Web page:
St. Stephen Ev. Lutheran Church was founded on July 13, 1854 as “Die Evangelische-Luterische St. Stephanus-Gemeinde” (St. Stephen Evangelical-Lutheran Church). In 2004 St. Stephen’s celebrated 150 years of God’s Grace and including 40 years of ministry among Hispanics. Originally a congregation of mostly German immigrants, now the Divine Service (or Mass) is held in English and Spanish. Today the church is known as “St. Stephen Lutheran Church” or “Iglesia Luterana San Esteban.”
The history of St. Stephen Lutheran Church parallels that of the surrounding community. An area that was once home to cranberry bogs and farms slowly developed during the mid 1880s, due to the influx of German and Scandinavian immigrants, into the Walker’s Point area.
Trinity Lutheran Church downtown (N. 9th St. & W. Highland) discovered the need for a second Lutheran congregation that would serve their members who had homes on the south side of the Menomonee River. In 1853 a mission church was established and in 1854 “Die Evangelische-Luterische St. Stephanus-Gemeinde” was born. St. Stephen Church was organized with members from Trinity and St. John’s congregations. At that time Milwaukee was only 8 years old with a population of 9,000.
In the year previous to the organization of the congregation, a Christian day school was founded in rented quarters of an old abandoned school building on a hill on W. National Ave. between south 3rd and 4th streets. For 3 years Divine Services were also held there. In 1857, the congregation had grown to such an extent that larger quarters were necessary and land was purchased for $650 on the corner of S.5th St. and W. Mineral St. Here a frame church was built for $2,200. The building served the congregation for 9 years. From the very beginning, the Christian Day School held a prominent position in the history of St. Stephen’s. In 1865, a school building was erected next to the new church. The expansion of the school was so rapid that the following year it was necessary to acquire still larger quarters. The old property was sold and the present site was purchased.
Due to the increase in membership there was a need for a larger church. The old frame church was sold to St. Stanislaus Catholic Church for $4,500 and was moved to S. 5th St. and W. Mitchell St. St. Stephen’s purchased land on the north corner of S. 5th and W. Scott Streets for $1,900. In 1866 a church was built for $20,000. Since room had to be provided for the school, the church was elevated and beneath it three classrooms were arranged. In order to hold down the building costs of the new church, the congregation postponed the erection of a church tower including 3 bells and a clock to a later time. After 13 years, in 1879, a stately tower was constructed. On the Fourth Sunday in Advent, 1866, with praise and thanksgiving to God, the new spacious sanctuary was dedicated to His honor. In 1867 an organ was installed in the new church and a new parsonage was built. The church was used for 35 years.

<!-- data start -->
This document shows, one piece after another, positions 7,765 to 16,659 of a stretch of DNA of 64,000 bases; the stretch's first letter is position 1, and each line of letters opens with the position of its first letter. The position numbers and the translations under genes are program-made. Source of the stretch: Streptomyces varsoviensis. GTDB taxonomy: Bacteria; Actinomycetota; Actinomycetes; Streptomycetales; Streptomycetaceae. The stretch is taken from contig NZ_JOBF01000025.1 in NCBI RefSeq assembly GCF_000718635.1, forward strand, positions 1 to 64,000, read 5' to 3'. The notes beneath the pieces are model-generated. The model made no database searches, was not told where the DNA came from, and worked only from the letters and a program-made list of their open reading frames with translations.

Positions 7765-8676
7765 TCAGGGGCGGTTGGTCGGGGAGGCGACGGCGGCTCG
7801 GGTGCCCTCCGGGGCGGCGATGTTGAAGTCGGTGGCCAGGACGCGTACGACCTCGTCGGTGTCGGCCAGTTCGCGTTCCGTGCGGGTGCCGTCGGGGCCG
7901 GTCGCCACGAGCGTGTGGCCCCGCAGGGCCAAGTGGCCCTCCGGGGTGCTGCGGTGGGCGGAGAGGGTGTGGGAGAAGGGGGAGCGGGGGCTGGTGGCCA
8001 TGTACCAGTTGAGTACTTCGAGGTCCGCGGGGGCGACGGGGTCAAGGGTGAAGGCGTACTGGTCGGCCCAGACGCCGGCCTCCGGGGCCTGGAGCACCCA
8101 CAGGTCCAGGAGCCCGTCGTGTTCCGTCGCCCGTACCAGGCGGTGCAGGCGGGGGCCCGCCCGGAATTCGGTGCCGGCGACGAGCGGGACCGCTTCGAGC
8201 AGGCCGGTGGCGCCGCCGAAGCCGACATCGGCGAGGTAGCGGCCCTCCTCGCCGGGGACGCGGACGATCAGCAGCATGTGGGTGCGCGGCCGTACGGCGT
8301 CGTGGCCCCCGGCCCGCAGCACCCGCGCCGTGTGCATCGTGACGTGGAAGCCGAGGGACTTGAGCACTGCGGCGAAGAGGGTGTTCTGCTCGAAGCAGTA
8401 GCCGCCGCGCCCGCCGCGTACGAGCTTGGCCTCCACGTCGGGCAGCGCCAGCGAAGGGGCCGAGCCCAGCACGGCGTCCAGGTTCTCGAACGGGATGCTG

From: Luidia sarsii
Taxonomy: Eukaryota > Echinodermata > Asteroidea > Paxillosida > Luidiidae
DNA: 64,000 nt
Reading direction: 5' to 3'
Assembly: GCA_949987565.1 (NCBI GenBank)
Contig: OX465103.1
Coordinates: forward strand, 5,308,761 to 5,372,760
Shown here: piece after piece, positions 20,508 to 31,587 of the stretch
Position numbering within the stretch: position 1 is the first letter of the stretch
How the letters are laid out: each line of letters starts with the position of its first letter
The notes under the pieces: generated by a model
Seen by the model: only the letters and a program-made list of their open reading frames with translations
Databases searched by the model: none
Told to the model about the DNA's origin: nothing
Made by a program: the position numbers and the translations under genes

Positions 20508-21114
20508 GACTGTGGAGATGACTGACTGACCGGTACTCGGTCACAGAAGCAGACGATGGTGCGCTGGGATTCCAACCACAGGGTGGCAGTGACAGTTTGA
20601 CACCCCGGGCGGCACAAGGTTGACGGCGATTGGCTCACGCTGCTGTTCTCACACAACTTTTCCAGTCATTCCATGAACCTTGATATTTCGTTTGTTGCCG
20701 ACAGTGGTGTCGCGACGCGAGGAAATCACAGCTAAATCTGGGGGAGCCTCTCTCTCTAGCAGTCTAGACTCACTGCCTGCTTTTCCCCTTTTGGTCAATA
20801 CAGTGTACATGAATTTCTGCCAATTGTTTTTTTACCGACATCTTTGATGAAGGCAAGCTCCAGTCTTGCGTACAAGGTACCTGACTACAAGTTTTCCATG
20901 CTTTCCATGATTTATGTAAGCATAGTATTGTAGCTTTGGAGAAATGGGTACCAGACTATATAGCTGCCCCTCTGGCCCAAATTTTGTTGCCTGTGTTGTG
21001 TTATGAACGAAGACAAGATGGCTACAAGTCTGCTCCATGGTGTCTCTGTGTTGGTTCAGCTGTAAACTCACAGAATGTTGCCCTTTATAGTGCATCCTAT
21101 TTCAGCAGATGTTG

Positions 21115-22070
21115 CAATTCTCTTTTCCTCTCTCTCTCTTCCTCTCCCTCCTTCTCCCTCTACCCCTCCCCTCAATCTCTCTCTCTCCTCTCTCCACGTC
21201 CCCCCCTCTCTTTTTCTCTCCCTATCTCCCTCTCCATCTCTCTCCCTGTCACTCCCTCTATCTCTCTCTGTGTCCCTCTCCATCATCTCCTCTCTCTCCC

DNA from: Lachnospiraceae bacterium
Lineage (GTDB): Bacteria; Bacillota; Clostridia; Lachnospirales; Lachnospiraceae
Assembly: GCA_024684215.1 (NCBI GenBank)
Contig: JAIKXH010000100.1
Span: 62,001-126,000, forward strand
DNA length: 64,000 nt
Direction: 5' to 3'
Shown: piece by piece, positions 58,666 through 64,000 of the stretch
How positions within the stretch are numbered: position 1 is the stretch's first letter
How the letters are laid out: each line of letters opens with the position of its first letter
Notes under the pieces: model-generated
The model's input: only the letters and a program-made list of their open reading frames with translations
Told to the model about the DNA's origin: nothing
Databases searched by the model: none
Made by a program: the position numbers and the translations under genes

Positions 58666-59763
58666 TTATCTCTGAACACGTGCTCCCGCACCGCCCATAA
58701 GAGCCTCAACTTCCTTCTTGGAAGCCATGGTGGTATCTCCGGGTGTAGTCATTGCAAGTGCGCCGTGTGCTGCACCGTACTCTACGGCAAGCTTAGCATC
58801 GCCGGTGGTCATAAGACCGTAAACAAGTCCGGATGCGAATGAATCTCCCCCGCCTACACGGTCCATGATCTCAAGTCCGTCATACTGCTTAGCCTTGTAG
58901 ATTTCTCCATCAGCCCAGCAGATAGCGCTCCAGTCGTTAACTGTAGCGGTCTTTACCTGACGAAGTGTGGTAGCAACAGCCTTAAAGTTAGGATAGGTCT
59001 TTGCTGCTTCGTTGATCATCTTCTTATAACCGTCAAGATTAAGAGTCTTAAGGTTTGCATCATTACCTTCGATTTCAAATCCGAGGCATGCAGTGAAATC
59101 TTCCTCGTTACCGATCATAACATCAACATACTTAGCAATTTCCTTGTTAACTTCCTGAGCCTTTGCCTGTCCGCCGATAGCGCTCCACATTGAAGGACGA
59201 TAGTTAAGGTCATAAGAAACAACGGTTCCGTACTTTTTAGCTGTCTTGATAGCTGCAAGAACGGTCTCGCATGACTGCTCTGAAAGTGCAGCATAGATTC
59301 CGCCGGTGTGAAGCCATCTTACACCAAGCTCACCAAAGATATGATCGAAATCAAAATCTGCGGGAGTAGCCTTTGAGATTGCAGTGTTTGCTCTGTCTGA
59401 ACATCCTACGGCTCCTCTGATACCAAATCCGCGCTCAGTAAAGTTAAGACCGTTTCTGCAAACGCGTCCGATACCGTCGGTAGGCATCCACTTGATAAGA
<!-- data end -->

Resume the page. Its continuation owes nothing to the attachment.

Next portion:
From 1871 to 1879 the membership of St. Stephen increased in such proportions that an assistant pastor was called. Most of the new members were German immigrants, many of them forefathers of our present members. St. Stephen grew to the point that in 1882 the members decided to start a daughter congregation. Land was purchased on S. 16th St. and W. Orchard St. and in 1884, with the transfer of 145 of the voting members, St. Martini Congregation was founded. St. Stephen’s continued to expand and in 1892 it became necessary to enlarge the school. At this time the present school building was built. The school was considered the largest and best equipped school building in the Synodical Conference.
In 1893, foreseeing the inevitable expansion and growth of Milwaukee and the need to provide a spiritual home for many Lutherans, members of St. Stephen’s purchased an acre of land at S. 35th St. and W. Scott St. for the purpose of forming another congregation. In 1894, with approximately 10 members released from St. Stephen’s, Ebenezer Congregation was organized. The members also saw the need for a congregation in the extreme southern part of the city. In 1895 a number of members obtained their release from St. Stephen’s to organize Jehovah Congregation on S. 12th and W. Manitoba St. Later this church moved to S. 28th St. and W. Manitoba St. and was renamed Grace Lutheran Church. Grace has moved again and is now located at S. 30th St. and W. Oklahoma Ave. Members from St. Stephen’s and St. Peter’s also worked together and formed St. Lucas Congregation in Bay View.